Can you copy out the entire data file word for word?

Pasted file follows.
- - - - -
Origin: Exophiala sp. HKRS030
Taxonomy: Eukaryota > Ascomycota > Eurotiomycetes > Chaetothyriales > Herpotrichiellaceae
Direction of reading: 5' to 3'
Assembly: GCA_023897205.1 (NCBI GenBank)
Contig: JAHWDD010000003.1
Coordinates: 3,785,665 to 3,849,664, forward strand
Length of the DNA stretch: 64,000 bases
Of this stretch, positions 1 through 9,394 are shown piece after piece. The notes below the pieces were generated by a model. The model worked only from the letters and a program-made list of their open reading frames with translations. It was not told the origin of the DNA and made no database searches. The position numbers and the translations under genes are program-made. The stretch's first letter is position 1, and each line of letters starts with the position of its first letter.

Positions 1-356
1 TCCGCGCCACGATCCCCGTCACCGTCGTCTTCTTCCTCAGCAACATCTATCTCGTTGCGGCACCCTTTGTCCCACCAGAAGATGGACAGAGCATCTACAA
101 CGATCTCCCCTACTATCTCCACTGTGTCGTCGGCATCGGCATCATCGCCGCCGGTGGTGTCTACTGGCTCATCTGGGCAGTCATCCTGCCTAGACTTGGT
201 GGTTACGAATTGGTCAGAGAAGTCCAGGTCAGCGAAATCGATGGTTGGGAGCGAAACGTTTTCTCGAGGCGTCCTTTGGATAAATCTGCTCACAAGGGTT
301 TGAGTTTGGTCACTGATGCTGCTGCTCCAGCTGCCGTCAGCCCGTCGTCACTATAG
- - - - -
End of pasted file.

Origin: Exophiala sp. HKRS030
Taxonomy: Eukaryota > Ascomycota > Eurotiomycetes > Chaetothyriales > Herpotrichiellaceae
Direction of reading: 5' to 3'
Assembly: GCA_023897205.1 (NCBI GenBank)
Contig: JAHWDD010000003.1
Coordinates: 3,785,665 to 3,849,664, forward strand
Length of the DNA stretch: 64,000 bases
Of this stretch, positions 1 through 9,394 are shown piece after piece. The notes below the pieces were generated by a model. The model worked only from the letters and a program-made list of their open reading frames with translations. It was not told the origin of the DNA and made no database searches. The position numbers and the translations under genes are program-made. The stretch's first letter is position 1, and each line of letters starts with the position of its first letter.

Positions 1-356
1 TCCGCGCCACGATCCCCGTCACCGTCGTCTTCTTCCTCAGCAACATCTATCTCGTTGCGGCACCCTTTGTCCCACCAGAAGATGGACAGAGCATCTACAA
101 CGATCTCCCCTACTATCTCCACTGTGTCGTCGGCATCGGCATCATCGCCGCCGGTGGTGTCTACTGGCTCATCTGGGCAGTCATCCTGCCTAGACTTGGT
201 GGTTACGAATTGGTCAGAGAAGTCCAGGTCAGCGAAATCGATGGTTGGGAGCGAAACGTTTTCTCGAGGCGTCCTTTGGATAAATCTGCTCACAAGGGTT
301 TGAGTTTGGTCACTGATGCTGCTGCTCCAGCTGCCGTCAGCCCGTCGTCACTATAG